Britain's Prince Harry
A series of TV interviews with Prince Harry will start airing on Sunday with the prospect of yet more damaging attacks on the monarchy. Image Credit: AFP

London: Prince Harry was set to discuss his memoirs in highly anticipated television interviews on Sunday after the controversy caused by details of the book's explosive revelations about royal rifts, allegation and drugs.

The 38-year-old prince's ghost-written book "Spare" was widely leaked after it mistakenly went on sale in Spain ahead of the official publication date Tuesday.

Details include an allegation his brother Prince William, the heir to the throne, attacked him during a row about his wife Meghan; an admission of drug use and also discloses more intimate private instances of family disharmony.

They have prompted both condemnation and derision, though the palace has not reacted.


All the channels have already released clips where Harry speaks about his fractious relationship with William and accuses his family of planting negative stories about him and Meghan in the media.

Britain's ITV television was set to air its 95-minute show "Harry: The Interview" at 9:00 pm (2100 GMT) Sunday.

In clips released by ITV, Harry said William lashed out at him as they rowed over Meghan and "I saw this red mist in him".

"He wanted me to hit him back, but I chose not to," Harry told the channel.

"I want reconciliation, but first there has to be accountability."

No point in 'staying silent'

On Sunday, Harry's public thoughts will keep coming, with three more TV interviews due to air. They had been timed for broadcast ahead of the official launch of Harry's book on Tuesday, and excerpts released ahead of time have shown Harry saying he wanted to give his side of the story.

"I don't know how staying silent is ever going to make things better," Harry says in his interview with Britain's ITV, which will be the first to be shown.

Polls suggest many Britons are becoming bored of the whole royal melodrama, and further revelations are unlikely to shake their views, whether sympathy for Harry and Meghan, or for those they criticise. However Harry's book was No. 1 on Amazon UK's bestselling books list on Saturday, available for pre-order ahead of its release.

Royal commentator Emily Andrews said that given Britain's current cost of living crisis, there could be limited support for the complaints of a privileged prince residing in a mansion in California.

"They are polarising, Harry and Megan, and I think that this new book by Harry probably won't change many people's opinions," Andrews told Reuters.

"I think this is overkill, it becomes saturation point and people think 'I don't want to hear anymore: shut up, go away'."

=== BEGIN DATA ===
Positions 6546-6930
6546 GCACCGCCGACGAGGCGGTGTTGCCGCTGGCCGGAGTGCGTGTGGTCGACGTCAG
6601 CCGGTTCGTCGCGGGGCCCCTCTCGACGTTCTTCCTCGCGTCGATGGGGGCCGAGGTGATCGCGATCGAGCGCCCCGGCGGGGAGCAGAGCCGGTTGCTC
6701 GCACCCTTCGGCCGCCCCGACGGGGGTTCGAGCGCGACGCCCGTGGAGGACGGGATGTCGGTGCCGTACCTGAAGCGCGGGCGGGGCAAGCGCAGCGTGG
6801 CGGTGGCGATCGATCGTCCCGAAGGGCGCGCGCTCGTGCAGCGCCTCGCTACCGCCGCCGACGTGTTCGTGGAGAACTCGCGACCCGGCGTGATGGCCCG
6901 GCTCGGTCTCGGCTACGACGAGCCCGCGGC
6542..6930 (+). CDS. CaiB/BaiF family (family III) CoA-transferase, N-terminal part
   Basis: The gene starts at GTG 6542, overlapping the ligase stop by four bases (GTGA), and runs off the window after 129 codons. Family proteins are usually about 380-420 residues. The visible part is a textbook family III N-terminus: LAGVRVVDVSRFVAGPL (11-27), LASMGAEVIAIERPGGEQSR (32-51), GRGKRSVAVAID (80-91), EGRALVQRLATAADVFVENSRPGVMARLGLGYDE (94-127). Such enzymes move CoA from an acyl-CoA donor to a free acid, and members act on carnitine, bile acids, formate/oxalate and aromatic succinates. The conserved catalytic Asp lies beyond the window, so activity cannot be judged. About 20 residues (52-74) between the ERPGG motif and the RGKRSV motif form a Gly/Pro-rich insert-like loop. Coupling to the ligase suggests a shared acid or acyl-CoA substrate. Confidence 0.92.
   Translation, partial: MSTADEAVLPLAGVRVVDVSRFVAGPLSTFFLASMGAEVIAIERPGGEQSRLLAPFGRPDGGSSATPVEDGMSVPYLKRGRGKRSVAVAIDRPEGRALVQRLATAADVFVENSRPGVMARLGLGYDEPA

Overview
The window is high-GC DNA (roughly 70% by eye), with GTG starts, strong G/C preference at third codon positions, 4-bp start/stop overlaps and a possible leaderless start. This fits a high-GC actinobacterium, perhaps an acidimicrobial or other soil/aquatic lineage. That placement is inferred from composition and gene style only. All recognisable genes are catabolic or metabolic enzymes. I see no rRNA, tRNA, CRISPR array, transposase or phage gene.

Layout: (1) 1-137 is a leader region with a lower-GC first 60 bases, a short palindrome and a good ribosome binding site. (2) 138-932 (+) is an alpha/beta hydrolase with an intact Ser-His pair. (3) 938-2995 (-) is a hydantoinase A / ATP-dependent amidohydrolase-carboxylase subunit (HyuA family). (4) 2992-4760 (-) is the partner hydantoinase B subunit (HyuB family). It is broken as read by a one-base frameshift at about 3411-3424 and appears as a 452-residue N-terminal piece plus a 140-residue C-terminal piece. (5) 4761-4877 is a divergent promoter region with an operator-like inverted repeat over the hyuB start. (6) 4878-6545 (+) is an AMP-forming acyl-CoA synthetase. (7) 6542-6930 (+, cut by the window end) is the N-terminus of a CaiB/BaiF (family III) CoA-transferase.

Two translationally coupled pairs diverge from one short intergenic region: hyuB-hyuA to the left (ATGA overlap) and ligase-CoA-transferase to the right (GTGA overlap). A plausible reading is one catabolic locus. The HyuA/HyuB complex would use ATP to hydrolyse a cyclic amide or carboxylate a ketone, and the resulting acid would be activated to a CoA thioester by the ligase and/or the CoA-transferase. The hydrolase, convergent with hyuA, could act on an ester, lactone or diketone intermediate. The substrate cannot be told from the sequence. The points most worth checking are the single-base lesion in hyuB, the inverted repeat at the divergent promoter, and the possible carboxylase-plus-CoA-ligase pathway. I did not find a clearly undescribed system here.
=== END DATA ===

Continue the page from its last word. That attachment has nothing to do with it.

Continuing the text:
Britain's Prince Harry's book "Spare" is seen in a bookstore, before its official release date, in Barcelona, Spain January 5, 2023 Image Credit: Reuters

'Arch-nemesis' William

ITV interviewer Tom Bradby asked Harry whether his brother's reaction to the book might be: "How could you do this to me... after everything we went through?"

Harry responded tersely that William would "probably say all sorts of different things".

The former British Army captain added that he still believes in the monarchy, although he does not know if he will play any part in its future.

Asked why he was invading his own family's privacy, Harry said: "That would be the accusation from the people who don't understand or don't want to believe that my family have been briefing the press."

US channel CBS was later to broadcast its interview on its "60 Minutes" show at 7.30 pm Eastern Standard Time (0030 GMT, Monday).

Another US network, ABC, was to air its interview Monday.

Harry referred to William as his "beloved brother and arch-nemesis", ABC presenter Michael Strahan said in an interview excerpt.

"There has always been this competition between us, weirdly," Harry told the US channel.

"I think it really plays into or is played by the 'heir/spare'."

Backlash from media

The interviews were recorded before Harry's book was widely leaked Thursday, prompting a backlash from media, royal commentators, military veterans and even the Taliban.

The Times, citing a US publishing source, reported that Harry had wanted to pull the book from publication after attending the queen's Platinum Jubilee celebrations last summer.

While "visiting his grandmother he had second thoughts", the source said, suggesting he was told during his visit that "there would be no way back" if the book came out.

"Obviously that all changed with the monarch's death in September," the source added.